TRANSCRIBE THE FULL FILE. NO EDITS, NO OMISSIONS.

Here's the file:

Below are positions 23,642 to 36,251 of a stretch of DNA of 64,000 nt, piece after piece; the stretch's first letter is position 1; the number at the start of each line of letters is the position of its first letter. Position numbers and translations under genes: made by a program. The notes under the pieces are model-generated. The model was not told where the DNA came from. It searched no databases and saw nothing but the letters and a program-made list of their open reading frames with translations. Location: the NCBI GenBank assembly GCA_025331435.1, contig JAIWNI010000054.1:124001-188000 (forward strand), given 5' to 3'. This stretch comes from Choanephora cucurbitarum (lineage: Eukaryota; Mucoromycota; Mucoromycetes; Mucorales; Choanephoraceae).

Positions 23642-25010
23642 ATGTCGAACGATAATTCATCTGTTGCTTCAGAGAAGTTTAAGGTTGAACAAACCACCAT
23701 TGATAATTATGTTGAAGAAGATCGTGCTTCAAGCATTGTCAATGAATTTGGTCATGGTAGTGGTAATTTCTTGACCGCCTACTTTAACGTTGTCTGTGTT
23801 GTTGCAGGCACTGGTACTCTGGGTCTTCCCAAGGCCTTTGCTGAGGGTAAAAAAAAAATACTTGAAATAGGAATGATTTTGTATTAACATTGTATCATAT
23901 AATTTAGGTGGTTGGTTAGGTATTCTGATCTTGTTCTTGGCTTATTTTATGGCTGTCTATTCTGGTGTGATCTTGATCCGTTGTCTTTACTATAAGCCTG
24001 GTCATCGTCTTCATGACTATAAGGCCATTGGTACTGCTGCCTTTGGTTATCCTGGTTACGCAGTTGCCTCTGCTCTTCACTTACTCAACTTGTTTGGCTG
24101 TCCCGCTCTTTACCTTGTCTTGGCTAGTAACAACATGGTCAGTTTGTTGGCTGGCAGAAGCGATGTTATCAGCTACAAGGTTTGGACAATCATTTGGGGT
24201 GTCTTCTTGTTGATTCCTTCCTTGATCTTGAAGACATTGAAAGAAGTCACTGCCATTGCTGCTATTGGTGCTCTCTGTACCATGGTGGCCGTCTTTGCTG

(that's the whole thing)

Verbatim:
Below are positions 23,642 to 36,251 of a stretch of DNA of 64,000 nt, piece after piece; the stretch's first letter is position 1; the number at the start of each line of letters is the position of its first letter. Position numbers and translations under genes: made by a program. The notes under the pieces are model-generated. The model was not told where the DNA came from. It searched no databases and saw nothing but the letters and a program-made list of their open reading frames with translations. Location: the NCBI GenBank assembly GCA_025331435.1, contig JAIWNI010000054.1:124001-188000 (forward strand), given 5' to 3'. This stretch comes from Choanephora cucurbitarum (lineage: Eukaryota; Mucoromycota; Mucoromycetes; Mucorales; Choanephoraceae).

Positions 23642-25010
23642 ATGTCGAACGATAATTCATCTGTTGCTTCAGAGAAGTTTAAGGTTGAACAAACCACCAT
23701 TGATAATTATGTTGAAGAAGATCGTGCTTCAAGCATTGTCAATGAATTTGGTCATGGTAGTGGTAATTTCTTGACCGCCTACTTTAACGTTGTCTGTGTT
23801 GTTGCAGGCACTGGTACTCTGGGTCTTCCCAAGGCCTTTGCTGAGGGTAAAAAAAAAATACTTGAAATAGGAATGATTTTGTATTAACATTGTATCATAT
23901 AATTTAGGTGGTTGGTTAGGTATTCTGATCTTGTTCTTGGCTTATTTTATGGCTGTCTATTCTGGTGTGATCTTGATCCGTTGTCTTTACTATAAGCCTG
24001 GTCATCGTCTTCATGACTATAAGGCCATTGGTACTGCTGCCTTTGGTTATCCTGGTTACGCAGTTGCCTCTGCTCTTCACTTACTCAACTTGTTTGGCTG
24101 TCCCGCTCTTTACCTTGTCTTGGCTAGTAACAACATGGTCAGTTTGTTGGCTGGCAGAAGCGATGTTATCAGCTACAAGGTTTGGACAATCATTTGGGGT
24201 GTCTTCTTGTTGATTCCTTCCTTGATCTTGAAGACATTGAAAGAAGTCACTGCCATTGCTGCTATTGGTGCTCTCTGTACCATGGTGGCCGTCTTTGCTG